There’s more to the financial operations of a business than tracking revenue and expenses. The balance sheet shows what happened to the profit or loss and reveals the overall condition of a business.
By examining the balance sheet you see the assets acquired with your profits as well as debt you incurred to buy those assets or to cover an operating loss. You already know to monitor your available cash. The balance sheet permits you to also supervise the levels of what’s owed to you and how much you owe.
The most useful function of the balance sheet is that it permits you to locate any accounting mistakes. As the name implies, this financial report must balance, so any incorrectly reported expenses or unreported revenue must create an equally erroneous amount in an offsetting account on the balance sheet.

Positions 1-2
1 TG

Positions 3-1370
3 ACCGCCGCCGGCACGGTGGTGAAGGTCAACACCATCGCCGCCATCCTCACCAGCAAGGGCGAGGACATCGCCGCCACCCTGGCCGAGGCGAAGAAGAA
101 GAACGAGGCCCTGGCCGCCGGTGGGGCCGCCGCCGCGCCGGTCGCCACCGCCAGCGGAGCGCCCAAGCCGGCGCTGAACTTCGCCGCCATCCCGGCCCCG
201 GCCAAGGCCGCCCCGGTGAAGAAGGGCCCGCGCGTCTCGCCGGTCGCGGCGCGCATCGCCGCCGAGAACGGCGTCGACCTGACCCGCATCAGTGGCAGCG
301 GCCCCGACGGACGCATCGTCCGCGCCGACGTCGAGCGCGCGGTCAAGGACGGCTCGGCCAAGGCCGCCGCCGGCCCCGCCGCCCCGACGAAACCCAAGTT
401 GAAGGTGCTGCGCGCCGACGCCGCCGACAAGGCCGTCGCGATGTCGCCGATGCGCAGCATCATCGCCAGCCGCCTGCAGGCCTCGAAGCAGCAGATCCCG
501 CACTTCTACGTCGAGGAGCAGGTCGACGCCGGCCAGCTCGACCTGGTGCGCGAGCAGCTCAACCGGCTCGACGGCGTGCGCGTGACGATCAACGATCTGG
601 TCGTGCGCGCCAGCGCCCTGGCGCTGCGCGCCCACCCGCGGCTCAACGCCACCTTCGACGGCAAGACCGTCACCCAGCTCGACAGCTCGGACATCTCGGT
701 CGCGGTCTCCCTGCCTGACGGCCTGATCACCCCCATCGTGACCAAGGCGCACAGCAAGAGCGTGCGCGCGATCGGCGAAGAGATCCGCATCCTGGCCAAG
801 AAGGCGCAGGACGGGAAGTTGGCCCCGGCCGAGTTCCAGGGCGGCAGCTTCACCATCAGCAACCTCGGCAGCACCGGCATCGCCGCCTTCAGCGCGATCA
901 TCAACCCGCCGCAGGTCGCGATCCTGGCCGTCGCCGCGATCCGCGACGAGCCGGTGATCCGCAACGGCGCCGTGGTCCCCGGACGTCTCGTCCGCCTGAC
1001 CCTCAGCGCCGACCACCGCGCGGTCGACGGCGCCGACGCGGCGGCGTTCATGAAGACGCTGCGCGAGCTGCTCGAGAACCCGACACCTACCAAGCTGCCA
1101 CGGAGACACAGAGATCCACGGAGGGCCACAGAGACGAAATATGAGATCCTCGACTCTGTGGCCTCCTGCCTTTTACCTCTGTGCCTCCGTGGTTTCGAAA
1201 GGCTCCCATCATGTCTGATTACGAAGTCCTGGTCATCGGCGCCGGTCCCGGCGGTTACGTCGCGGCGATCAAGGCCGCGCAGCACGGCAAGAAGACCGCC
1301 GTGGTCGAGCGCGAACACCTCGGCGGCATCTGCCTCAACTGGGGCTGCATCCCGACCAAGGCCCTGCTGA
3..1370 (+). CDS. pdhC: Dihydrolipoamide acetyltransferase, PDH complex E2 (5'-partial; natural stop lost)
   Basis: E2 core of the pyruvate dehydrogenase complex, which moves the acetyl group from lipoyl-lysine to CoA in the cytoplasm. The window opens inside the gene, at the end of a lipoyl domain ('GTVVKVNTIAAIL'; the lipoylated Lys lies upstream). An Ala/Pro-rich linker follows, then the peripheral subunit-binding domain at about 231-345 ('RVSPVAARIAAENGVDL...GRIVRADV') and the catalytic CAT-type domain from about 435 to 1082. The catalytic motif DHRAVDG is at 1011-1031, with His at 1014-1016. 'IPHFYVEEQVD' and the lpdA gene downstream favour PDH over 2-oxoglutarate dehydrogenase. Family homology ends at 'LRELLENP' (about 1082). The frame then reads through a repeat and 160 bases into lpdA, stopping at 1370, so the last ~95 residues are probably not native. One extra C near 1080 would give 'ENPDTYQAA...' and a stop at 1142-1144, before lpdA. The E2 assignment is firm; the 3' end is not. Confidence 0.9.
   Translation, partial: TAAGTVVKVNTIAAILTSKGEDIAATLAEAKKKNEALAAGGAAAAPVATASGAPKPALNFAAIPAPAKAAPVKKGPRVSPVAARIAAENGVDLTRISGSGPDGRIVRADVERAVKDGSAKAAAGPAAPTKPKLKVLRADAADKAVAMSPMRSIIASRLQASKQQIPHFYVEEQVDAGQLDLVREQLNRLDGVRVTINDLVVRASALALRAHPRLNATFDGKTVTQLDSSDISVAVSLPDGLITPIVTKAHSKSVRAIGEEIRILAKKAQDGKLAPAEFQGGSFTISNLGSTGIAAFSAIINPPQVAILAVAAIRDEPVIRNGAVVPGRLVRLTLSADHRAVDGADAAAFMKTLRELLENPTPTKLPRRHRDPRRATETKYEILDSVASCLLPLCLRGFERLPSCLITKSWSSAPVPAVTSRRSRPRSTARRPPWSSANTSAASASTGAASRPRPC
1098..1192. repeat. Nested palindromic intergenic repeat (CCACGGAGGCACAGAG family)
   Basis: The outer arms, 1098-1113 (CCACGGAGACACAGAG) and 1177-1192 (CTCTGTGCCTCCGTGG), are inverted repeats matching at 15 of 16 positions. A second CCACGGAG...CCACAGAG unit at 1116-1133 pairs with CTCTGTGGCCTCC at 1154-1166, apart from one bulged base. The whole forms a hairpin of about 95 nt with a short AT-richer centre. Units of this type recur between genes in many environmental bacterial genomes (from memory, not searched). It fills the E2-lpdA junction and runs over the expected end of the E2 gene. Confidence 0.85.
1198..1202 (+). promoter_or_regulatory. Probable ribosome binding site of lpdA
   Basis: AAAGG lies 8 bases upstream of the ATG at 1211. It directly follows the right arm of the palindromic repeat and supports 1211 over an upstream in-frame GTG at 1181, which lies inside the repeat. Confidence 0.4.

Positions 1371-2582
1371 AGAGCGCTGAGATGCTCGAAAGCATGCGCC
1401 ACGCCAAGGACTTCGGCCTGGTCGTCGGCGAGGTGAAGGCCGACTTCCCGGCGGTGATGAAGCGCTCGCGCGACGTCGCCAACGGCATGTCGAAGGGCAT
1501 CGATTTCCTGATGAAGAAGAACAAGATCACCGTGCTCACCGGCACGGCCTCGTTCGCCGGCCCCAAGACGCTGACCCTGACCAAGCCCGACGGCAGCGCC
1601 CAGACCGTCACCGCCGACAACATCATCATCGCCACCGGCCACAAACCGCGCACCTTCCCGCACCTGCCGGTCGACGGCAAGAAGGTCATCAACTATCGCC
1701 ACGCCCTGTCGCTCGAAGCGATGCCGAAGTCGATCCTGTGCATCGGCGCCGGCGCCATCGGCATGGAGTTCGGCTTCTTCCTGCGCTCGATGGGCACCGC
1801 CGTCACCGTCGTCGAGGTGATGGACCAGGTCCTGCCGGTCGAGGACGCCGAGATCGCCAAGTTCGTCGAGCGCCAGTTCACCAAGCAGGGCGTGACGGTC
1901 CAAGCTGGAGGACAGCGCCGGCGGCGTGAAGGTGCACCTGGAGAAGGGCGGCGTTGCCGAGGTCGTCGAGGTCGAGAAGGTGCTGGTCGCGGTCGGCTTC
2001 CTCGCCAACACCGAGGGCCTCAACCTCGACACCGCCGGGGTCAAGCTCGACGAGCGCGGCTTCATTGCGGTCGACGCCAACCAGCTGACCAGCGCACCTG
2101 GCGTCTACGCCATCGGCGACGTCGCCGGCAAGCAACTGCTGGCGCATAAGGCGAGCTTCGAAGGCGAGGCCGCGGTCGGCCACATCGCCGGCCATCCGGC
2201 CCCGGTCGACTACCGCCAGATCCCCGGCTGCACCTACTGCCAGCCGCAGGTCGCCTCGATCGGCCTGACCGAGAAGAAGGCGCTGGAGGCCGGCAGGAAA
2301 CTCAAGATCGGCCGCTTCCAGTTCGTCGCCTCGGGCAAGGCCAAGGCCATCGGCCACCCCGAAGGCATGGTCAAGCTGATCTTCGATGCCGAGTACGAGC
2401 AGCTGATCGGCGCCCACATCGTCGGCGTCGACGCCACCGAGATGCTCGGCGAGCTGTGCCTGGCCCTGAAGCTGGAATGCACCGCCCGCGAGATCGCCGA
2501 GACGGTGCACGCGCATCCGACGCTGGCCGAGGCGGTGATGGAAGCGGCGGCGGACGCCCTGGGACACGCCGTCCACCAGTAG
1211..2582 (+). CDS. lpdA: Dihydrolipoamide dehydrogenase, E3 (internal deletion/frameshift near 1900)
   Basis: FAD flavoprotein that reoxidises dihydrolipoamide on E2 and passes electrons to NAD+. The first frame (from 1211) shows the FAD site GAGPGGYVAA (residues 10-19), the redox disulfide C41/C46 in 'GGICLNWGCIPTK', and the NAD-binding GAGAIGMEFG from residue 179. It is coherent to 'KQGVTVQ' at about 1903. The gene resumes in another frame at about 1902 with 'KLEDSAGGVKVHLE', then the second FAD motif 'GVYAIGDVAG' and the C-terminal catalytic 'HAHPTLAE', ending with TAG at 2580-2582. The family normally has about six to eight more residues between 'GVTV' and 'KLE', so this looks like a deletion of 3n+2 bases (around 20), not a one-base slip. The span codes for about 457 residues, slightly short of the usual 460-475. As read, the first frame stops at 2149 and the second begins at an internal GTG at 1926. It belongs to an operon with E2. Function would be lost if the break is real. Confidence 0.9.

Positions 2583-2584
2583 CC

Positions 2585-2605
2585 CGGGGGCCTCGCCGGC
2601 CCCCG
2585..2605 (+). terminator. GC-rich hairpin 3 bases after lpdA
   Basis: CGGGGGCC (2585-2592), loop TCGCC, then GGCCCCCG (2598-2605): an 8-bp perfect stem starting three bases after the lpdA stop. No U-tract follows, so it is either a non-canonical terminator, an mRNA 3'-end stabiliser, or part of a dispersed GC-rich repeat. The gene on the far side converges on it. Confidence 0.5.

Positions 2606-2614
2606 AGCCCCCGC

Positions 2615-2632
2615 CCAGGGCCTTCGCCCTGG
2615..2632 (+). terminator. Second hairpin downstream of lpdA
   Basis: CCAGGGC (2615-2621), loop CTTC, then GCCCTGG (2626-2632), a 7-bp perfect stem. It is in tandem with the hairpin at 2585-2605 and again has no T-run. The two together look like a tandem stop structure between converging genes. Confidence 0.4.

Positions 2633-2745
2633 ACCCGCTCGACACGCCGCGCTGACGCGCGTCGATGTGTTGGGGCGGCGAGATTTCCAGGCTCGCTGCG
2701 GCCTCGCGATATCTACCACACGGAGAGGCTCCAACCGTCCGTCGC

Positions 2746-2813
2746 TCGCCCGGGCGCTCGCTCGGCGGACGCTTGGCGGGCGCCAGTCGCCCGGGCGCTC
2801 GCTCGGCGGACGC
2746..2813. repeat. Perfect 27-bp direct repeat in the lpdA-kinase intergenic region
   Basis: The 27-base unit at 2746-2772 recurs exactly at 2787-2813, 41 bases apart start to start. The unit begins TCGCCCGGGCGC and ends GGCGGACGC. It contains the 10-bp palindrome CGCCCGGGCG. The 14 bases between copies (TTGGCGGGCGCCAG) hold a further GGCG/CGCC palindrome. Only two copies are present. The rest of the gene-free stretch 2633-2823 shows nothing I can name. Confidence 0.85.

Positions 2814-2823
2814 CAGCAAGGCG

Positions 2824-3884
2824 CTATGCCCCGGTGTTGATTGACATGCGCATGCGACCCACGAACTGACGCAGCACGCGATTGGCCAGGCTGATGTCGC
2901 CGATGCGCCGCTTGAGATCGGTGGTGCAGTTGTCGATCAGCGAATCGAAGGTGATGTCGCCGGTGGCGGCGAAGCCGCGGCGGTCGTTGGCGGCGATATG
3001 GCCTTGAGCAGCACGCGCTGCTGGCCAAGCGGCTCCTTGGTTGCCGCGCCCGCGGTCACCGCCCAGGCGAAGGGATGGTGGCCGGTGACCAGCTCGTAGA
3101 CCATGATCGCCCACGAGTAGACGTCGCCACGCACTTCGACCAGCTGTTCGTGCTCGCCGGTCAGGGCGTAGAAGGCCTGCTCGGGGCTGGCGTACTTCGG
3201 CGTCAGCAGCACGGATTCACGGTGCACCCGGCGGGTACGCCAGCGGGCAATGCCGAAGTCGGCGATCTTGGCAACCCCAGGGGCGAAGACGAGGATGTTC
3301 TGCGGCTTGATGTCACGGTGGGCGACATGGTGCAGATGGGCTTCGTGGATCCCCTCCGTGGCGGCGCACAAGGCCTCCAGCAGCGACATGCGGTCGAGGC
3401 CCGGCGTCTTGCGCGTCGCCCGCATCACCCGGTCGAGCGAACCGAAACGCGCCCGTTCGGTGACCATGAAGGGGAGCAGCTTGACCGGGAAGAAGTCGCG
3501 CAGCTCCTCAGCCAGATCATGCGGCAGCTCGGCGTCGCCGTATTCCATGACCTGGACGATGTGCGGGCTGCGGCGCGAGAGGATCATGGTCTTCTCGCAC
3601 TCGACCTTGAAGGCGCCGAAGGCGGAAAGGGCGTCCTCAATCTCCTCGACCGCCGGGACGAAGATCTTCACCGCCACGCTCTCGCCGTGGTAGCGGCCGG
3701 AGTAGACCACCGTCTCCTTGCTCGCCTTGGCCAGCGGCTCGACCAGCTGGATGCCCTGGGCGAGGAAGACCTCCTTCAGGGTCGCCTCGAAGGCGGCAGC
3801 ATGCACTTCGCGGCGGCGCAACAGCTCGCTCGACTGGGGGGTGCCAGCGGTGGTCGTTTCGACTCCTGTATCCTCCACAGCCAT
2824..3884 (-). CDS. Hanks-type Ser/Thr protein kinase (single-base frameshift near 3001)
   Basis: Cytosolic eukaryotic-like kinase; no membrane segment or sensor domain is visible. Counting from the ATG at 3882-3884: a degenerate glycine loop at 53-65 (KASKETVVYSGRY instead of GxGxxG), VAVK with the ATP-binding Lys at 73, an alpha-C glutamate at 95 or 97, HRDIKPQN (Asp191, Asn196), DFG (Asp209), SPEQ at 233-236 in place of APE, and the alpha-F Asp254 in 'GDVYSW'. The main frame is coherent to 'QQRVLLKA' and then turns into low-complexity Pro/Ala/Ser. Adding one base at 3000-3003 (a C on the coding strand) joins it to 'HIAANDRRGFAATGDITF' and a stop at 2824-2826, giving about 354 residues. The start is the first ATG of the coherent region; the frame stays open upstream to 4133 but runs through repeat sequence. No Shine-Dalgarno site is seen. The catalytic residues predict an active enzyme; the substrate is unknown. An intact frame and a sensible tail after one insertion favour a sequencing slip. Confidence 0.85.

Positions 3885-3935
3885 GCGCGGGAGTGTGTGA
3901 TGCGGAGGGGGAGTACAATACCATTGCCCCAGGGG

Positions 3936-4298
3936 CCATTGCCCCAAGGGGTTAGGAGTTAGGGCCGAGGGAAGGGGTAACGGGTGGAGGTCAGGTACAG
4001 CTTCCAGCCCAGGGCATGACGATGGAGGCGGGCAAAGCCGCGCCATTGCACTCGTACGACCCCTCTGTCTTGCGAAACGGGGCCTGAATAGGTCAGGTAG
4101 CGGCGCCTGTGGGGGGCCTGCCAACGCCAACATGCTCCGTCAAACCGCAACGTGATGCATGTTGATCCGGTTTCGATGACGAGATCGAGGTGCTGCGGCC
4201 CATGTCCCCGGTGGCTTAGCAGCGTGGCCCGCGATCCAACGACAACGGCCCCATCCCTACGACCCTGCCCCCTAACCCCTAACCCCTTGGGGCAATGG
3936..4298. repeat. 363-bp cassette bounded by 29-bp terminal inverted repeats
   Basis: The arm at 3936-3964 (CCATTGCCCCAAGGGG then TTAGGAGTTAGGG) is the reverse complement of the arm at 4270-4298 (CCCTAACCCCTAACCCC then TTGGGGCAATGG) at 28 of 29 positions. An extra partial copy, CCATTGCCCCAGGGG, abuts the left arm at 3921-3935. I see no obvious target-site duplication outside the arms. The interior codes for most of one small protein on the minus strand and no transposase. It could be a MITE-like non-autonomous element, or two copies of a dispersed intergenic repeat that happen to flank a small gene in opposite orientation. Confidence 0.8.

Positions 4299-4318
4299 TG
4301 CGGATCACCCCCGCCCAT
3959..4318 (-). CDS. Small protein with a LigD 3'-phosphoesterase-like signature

Some incorrect amounts are obviously too large or too small in relation to known facts. For example, you generally know about how much you paid for your inventory on hand. So a glance at the amount indicated for inventory on the balance sheet confirms some general accuracy.
In addition, the balance sheet provides an opportunity for specific accuracy of your accounting. That is, most of the figures on the balance sheet are verifiable against independent sources.
For example, cash asset balances should reconcile to bank statements, the inventory asset balance should reconcile to a physical inventory count, loan balances should reconcile to reporting by lenders and credit card balances should reconcile to monthly statements.